Disruption of Operations
There are types of cyberattacks that can affect your business almost instantly. For instance, denial-of-service, otherwise known as DoS attacks, can prevent legitimate customers from completing their transactions. Not only do these types of attacks compromise your ability to reach your current clientele, but these breaches can discourage potential clients from becoming loyal customers.
Loss of Income
If people are hesitant to access your website because of the threat of a breach, your company is losing out on income-generation. Cyberattacks can take down your website for hours-on-end making the inaccessible and unusable for your clients.
Damage to Reputation
Arguably, one of the most daunting effects of a successful cyberattack threat is damage to your company’s reputation. For the most part, there is a way to recoup income loss due to a breach. But, especially if your client’s information has been compromised, they are most likely to take their business elsewhere and discourage their peers from choosing your operation. This is the most long-term and most expensive cost of cyberattacks.
Importance of Protecting Your Digital Assets
If you are out of depth when it comes to cybersecurity, it is best to leave it to professionals. However, there are simple things that you can implement within your company that can provide a layer of protection for your digital assets.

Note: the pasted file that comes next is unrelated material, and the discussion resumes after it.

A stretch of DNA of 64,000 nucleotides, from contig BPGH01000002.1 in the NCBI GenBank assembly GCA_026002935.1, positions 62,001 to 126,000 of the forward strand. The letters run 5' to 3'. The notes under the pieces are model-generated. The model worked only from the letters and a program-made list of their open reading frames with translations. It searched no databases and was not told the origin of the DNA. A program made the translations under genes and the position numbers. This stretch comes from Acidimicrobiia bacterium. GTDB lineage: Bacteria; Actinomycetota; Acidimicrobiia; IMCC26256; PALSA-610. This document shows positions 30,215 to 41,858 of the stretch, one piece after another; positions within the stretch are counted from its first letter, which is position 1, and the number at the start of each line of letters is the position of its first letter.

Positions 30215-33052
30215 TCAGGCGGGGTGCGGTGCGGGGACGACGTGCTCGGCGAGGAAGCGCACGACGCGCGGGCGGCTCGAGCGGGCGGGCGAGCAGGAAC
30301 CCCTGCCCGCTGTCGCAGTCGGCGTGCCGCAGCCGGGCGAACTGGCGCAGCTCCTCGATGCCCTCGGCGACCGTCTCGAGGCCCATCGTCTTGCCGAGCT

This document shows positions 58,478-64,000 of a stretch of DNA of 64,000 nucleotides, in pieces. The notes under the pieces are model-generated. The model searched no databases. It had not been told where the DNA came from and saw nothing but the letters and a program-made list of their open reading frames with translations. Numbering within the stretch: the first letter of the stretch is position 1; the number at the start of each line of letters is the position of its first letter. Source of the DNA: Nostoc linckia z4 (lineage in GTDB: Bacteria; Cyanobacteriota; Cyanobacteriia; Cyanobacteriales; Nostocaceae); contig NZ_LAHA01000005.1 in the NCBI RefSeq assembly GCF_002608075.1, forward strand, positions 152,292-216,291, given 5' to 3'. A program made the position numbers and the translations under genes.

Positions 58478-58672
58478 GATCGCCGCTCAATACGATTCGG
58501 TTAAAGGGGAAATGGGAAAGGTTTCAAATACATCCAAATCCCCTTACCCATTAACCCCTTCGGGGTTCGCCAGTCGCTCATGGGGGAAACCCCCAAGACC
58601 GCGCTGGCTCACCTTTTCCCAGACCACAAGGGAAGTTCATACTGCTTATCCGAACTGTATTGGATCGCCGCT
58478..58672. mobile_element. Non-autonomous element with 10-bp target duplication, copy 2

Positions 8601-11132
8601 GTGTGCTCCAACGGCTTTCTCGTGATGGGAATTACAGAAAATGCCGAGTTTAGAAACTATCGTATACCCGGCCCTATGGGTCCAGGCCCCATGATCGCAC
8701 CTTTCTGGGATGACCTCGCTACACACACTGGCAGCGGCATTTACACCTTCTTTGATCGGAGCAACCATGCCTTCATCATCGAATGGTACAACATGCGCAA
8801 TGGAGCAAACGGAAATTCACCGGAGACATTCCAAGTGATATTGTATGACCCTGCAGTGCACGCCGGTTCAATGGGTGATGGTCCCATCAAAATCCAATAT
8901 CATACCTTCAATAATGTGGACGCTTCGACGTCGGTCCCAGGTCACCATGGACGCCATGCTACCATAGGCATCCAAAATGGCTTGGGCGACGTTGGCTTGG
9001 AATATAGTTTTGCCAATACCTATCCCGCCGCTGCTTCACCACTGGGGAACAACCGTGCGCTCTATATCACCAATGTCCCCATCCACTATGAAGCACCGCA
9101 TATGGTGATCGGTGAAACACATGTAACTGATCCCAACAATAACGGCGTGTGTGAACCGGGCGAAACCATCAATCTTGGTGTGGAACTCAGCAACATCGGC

Create a List of All Your Digital Assets
Before attempting to protect your systems and servers, it is best to have a clear picture of the assets that you intend to protect. Taking inventory of your digital assets can also help you reassess what you may or may not need. These assets can include:
- Your company’s website – domain and content
- Your company’s social presence
- Your customer database
- Your operational processes
- Your company photos and videos
- Trademarks and patented information
Keep All Your Device Updated
Hackers gain access to sensitive information by exploiting loopholes in your network’s security protocols. Failing to keep your device and applications updated is an easy weakness to gain access from. Keeping your operating systems and cloud-based applications up to date is an easy way to protect your digital assets.
Likewise, it is as important to secure your workspace’s WiFi connection. Change the network name and regularly update passwords.
Not every single one of your employees need access to sensitive information about your company. In fact, most of them probably do not need full access to your network in order to accomplish their tasks. It is best to set limitations as to who can access sensitive data.
As with most things, prevention is better than cure. Investing in legitimate means of protecting your digital assets should be a priority. Truth be told, the cost of anti-malware applications and traditional assessments are pennies compared to the potential loss that comes with the true costs of cyberattacks.
Better safe than sorry.
Looking for effective preventive measures against the most common cyberattacks? Feel free to explore GRED WebCheck, our early warning system and vulnerability assessment tool.